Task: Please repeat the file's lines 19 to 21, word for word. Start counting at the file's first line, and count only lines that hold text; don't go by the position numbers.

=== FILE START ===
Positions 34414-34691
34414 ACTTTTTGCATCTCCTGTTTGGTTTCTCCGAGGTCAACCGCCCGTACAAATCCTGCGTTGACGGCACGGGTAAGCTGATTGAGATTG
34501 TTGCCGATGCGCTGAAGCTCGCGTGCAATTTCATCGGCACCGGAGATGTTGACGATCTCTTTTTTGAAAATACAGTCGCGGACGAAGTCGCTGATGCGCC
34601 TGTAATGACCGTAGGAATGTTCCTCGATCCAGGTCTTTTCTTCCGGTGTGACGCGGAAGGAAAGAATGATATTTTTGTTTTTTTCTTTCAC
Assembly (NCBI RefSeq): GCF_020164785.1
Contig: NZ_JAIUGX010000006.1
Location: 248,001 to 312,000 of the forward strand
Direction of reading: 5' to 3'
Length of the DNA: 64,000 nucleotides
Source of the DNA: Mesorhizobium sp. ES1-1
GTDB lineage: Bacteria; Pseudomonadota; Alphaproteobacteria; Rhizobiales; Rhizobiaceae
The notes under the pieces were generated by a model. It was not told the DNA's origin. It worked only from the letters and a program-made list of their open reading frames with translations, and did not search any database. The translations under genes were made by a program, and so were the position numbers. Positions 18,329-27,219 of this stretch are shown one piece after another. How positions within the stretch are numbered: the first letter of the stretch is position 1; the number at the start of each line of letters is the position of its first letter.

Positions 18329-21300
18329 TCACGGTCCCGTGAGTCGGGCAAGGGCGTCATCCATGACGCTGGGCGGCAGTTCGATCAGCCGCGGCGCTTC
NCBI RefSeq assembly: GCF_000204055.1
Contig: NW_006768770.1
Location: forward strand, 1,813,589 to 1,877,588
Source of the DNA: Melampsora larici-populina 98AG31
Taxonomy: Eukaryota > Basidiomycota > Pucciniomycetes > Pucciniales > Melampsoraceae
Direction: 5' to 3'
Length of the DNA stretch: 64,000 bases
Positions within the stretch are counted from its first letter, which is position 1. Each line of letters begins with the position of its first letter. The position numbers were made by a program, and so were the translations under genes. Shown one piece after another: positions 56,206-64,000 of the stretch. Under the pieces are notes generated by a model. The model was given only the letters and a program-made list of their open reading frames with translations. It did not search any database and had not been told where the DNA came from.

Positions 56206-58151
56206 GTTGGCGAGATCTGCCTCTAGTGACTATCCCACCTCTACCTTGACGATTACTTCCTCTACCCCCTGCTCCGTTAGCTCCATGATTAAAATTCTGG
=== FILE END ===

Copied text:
Taxonomy: Eukaryota > Basidiomycota > Pucciniomycetes > Pucciniales > Melampsoraceae
Direction: 5' to 3'
Length of the DNA stretch: 64,000 bases